View images of the Cienfuegos Botanical Garden taken during the past several decades by clicking on the links above. In the near future, this collection from the Arnold Arboretum archives will be available through Harvard’s Visual Information Access (VIA) catalog.
The Atkins Institution, located in Cienfuegos, Cuba, became a center for tropical plant research in the early 1900s. It combined research on sugar and other commercial crops with a tropical garden that included thousands of species.
A 1899 meeting between Edwin Atkins, an American sugar planter in Cuba, and Harvard Professors Oakes Ames and George Goodale, established The Harvard Botanic Station for Tropical Research and Sugar Cane Investigation. Mr. Atkins funded the services of Robert M. Grey, a noted horticulturist employed by Professor Ames. Grey focused on the hybridization of sugar cane as well as organizing the planting of trees and plants imported from tropical areas around the world.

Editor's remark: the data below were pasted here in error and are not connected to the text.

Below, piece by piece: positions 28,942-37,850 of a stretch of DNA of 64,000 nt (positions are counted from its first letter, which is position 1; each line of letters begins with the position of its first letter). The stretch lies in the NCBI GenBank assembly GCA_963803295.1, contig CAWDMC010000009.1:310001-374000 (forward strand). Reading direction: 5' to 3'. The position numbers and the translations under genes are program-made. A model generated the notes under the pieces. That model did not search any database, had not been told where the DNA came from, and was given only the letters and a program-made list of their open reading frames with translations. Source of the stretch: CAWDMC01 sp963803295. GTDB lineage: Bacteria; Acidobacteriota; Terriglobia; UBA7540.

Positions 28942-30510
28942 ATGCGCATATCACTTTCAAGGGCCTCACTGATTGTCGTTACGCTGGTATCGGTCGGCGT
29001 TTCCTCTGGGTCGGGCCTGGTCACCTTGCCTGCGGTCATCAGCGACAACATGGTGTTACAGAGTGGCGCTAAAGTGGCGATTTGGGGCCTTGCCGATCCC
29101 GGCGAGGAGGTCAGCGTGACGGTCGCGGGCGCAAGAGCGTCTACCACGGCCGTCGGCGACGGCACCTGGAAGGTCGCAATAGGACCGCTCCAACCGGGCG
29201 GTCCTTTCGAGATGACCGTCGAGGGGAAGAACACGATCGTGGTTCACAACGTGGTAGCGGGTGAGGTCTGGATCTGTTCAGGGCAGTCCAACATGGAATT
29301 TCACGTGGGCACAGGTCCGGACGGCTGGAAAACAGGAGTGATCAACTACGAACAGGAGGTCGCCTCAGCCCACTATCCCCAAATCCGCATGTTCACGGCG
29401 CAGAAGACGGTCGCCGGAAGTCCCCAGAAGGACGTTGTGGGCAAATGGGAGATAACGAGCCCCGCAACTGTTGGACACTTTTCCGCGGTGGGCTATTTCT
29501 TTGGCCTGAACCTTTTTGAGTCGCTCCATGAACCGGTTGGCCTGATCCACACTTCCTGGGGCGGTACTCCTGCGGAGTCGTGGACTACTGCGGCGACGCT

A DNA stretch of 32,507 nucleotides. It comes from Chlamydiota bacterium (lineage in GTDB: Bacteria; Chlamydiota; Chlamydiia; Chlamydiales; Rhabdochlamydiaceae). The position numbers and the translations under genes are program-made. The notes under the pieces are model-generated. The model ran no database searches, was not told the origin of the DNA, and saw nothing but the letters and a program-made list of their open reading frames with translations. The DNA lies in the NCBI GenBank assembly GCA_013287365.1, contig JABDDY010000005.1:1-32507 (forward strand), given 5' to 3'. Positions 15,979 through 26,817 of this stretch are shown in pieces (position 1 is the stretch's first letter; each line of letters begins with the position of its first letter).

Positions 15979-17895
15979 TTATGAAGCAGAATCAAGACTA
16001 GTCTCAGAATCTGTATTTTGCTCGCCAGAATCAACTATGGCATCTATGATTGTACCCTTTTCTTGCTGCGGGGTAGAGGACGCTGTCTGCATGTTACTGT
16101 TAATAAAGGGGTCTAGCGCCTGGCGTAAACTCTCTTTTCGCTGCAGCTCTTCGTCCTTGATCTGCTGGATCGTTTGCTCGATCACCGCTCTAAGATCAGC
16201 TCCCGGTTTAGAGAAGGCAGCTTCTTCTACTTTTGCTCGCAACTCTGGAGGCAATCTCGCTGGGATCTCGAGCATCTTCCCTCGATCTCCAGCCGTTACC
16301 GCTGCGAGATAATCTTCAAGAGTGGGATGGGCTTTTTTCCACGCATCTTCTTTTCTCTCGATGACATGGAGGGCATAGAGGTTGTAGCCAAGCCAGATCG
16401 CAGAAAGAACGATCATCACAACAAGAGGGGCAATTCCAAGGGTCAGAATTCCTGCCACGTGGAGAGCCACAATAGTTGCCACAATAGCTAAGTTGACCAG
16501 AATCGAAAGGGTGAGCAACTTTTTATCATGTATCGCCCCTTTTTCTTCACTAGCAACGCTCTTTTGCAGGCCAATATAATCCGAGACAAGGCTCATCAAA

In 1920, the ties between the garden and Harvard became more formal with a large endowment provided by Atkins and the recognition of the garden as part of the University. In 1924 the Harvard Biological Laboratory was constructed at the garden. In 1932, administration of the garden was transferred to the Arnold Arboretum and it was officially named the Atkins Institution of the Arnold Arboretum. During the 1930s, the garden reached its peak of beauty and diversity as a tropical arboretum. The garden was used by professors, students and visiting fellows to study tropical botany, and was tended to by local citizens who made up the grounds crew.
In 1946, the Arnold Arboretum’s administration of the garden ended, the first resident director, Dr. Arthur G. Kevorkian was appointed, and it was renamed the Atkins Garden and Research Laboratory. As a tropical agricultural research facility it developed more productive varieties of grains and fruits while becoming a popular tourist attraction.
With the Cuban revolution in 1959, conditions became difficult for travel and for maintenance of the Atkins Garden, and in 1962 the U.S. embargo restricted American involvement. The director, Dr. Duncan Clement, left Cuba in 1961 and Harvard terminated its support. The garden is now known as the Cienfuegos Botanical Garden. It is run by the Cuban government and is both a National Monument and a popular tourist destination.